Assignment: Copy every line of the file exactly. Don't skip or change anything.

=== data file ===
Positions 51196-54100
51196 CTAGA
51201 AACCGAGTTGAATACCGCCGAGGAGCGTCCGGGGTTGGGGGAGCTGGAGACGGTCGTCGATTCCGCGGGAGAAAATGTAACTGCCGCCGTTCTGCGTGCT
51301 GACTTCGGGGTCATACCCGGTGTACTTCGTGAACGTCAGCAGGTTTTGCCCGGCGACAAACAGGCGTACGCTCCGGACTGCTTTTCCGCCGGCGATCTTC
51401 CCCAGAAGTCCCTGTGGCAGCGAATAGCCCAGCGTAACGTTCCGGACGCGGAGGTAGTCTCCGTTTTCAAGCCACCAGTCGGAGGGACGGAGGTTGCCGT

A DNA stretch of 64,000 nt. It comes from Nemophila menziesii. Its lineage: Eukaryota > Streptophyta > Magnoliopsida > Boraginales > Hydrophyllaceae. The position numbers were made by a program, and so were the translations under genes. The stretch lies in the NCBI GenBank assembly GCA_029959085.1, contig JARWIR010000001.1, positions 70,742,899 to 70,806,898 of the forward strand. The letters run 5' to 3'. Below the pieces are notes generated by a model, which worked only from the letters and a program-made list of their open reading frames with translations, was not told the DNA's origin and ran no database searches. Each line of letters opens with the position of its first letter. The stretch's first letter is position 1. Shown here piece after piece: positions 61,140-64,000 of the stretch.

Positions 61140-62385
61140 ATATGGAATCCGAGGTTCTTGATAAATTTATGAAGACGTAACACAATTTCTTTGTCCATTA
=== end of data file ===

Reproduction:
Positions 51196-54100
51196 CTAGA
51201 AACCGAGTTGAATACCGCCGAGGAGCGTCCGGGGTTGGGGGAGCTGGAGACGGTCGTCGATTCCGCGGGAGAAAATGTAACTGCCGCCGTTCTGCGTGCT
51301 GACTTCGGGGTCATACCCGGTGTACTTCGTGAACGTCAGCAGGTTTTGCCCGGCGACAAACAGGCGTACGCTCCGGACTGCTTTTCCGCCGGCGATCTTC
51401 CCCAGAAGTCCCTGTGGCAGCGAATAGCCCAGCGTAACGTTCCGGACGCGGAGGTAGTCTCCGTTTTCAAGCCACCAGTCGGAGGGACGGAGGTTGCCGT

A DNA stretch of 64,000 nt. It comes from Nemophila menziesii. Its lineage: Eukaryota > Streptophyta > Magnoliopsida > Boraginales > Hydrophyllaceae. The position numbers were made by a program, and so were the translations under genes. The stretch lies in the NCBI GenBank assembly GCA_029959085.1, contig JARWIR010000001.1, positions 70,742,899 to 70,806,898 of the forward strand. The letters run 5' to 3'. Below the pieces are notes generated by a model, which worked only from the letters and a program-made list of their open reading frames with translations, was not told the DNA's origin and ran no database searches. Each line of letters opens with the position of its first letter. The stretch's first letter is position 1. Shown here piece after piece: positions 61,140-64,000 of the stretch.

Positions 61140-62385
61140 ATATGGAATCCGAGGTTCTTGATAAATTTATGAAGACGTAACACAATTTCTTTGTCCATTA